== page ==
EU to reportedly file anti-trust charges against Google

If reports are to be believed, today will be a historic day for Google, and not in a good way. Rumors are swirling about that the European Union will finally be filing charges against the tech giant for violating antitrust laws. This may be the biggest battle of this kind since the anti-trust case against Microsoft almost a decade ago. While this will not come as a surprise since the investigation has been going on for five years already, it will definitely have huge financial consequences for Google should they lose the case.

Judge dismisses AT&T claim that FTC can’t sue them for data throttling

October last year, the Federal Trade Commission filed in federal court lawsuit against AT&T for data throttling. According to the FTC, the carrier deceived consumers by offering unlimited data plans and throttling speeds. Allegedly, AT&T was controlling the network speed once the 3GB or 5GB limit was reached. AT&T was then quick to respond by saying FTC can't sue them because they were just a common carrier and there was an exception.

Motorola isn’t keen on tablets, suggests Lenovo Yogas

If you've been holding out for a bigger Motorola device, better stop holding your breath. The Nexus 6 might actually be the closest you'll get to a large Motorola screen. Company president and COO Rick Osterloh revealed on Twitter, in no uncertain terms, that Motorola currently has no plans on making tablets. While that definitely doesn't leave out future possibilities, there is one possible and practical reason why Motorola wouldn't want to. It wouldn't want to step on the toes of its new overlords, Lenovo.

Galaxy S6, S6 edge cometh April 10: here are our impessions

Samsung has finally announced the nitty gritty details, or at least some of it, when its prime smartphones launch in the US. The Galaxy S6 and the Galaxy S6 edge will arrive in the US via multiple carriers, both postpaid and prepaid, and many, many retailers. This all starts on March 27, when you can put down a pre-order for either, or maybe even both, of the two. The smartphones actually won't be available until 10th April, so while waiting, why not join us as we give 2015's stars a spin.

Microsoft sues Kyocera for patent infringement

Lawsuits within the tech industry is not an uncommon thing, and the past few years we've seen legal battles among and between such big companies like Google, Apple, Samsung, etc. The latest one to join the circus is Microsoft, no stranger to this lawsuit issue of course, and this time, they're going after Japanese OEM Kyocera. They claim that the smartphone maker has infringed on some of their patents and is seeking financial damages but at the same time, hoping to find an amicable solution to the issue.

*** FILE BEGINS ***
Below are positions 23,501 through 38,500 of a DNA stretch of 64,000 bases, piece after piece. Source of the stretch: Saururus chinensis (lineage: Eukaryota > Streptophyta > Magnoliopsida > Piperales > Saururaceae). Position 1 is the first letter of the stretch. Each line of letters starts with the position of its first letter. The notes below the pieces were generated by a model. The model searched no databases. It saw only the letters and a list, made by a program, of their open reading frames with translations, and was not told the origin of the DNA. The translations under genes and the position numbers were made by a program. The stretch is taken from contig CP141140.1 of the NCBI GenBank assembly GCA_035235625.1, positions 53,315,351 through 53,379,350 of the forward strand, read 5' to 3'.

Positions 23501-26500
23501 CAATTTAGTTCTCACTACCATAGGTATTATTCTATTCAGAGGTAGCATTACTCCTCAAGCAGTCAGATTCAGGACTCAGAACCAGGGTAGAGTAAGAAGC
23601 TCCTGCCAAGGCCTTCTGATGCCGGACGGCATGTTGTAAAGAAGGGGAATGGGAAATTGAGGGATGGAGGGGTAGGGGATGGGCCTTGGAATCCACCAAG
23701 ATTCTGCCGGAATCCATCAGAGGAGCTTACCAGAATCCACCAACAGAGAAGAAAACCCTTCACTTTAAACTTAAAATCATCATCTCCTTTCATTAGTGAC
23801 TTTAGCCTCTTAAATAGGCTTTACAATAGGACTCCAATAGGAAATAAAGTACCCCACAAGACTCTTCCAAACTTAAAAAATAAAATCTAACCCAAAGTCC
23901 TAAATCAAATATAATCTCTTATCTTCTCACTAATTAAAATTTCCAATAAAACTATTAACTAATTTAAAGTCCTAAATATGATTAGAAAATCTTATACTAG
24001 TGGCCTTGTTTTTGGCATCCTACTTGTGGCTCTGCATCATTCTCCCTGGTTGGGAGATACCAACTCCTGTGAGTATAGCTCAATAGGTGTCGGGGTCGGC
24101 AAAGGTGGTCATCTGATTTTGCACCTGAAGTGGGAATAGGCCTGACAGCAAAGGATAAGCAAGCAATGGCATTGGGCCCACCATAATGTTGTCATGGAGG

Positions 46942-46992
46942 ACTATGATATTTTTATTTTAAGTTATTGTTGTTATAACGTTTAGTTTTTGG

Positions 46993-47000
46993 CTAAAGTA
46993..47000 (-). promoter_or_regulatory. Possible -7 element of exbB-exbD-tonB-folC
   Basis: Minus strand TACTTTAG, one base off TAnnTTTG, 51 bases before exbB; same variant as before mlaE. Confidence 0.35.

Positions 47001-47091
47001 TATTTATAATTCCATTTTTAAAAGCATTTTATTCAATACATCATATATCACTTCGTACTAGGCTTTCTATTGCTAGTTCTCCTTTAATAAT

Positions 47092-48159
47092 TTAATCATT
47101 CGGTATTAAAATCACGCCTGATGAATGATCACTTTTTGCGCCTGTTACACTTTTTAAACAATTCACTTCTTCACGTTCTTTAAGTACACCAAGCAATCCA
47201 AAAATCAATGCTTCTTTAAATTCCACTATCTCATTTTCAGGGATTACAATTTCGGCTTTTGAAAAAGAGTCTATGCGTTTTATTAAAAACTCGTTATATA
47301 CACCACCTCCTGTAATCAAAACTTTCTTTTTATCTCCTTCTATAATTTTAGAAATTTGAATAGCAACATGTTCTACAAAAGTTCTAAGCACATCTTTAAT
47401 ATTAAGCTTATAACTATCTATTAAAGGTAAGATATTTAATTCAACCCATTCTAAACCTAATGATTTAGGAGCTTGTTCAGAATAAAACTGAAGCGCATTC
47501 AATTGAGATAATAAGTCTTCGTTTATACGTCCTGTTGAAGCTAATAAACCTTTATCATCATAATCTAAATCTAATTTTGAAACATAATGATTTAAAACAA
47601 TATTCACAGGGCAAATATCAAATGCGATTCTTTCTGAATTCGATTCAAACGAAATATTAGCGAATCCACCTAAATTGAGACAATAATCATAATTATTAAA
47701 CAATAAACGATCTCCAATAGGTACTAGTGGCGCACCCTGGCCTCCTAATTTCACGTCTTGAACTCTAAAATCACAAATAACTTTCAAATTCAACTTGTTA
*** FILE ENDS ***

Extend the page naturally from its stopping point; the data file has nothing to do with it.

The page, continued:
Nokia N1 hands-on: an unexpected but pleasant surprise

It might be a long, long time ago, but there was a time in mobile history when Nokia was famous for its phones. It fell on hard times and it was eventually left with a shell of former shelf. While the Finnish company is set to make its own smartphone after the sale of its mobile business to Microsoft, it has worked around that limitation and "launched" its own tablet, the Nokia N1. Limited to the Chinese market, the tablet makes a surprise appearance at MWC 2015, where we get to see and feel it first hand.

Qualcomm loses “large customer”, could be Samsung

It's only January but Qualcomm is already done with the quarter of fiscal 2015. The company was proud to announce a strong quarter with record quarterly revenues. The numbers look good despite facing patent infringement lawsuits by NVIDIA the previous quarter. However, the chip maker is said to be lowering its revenue outlook for the semiconductor business and EPS expectations for the 2nd half of fiscal year. Why do that when the first quarter achieved record revenues?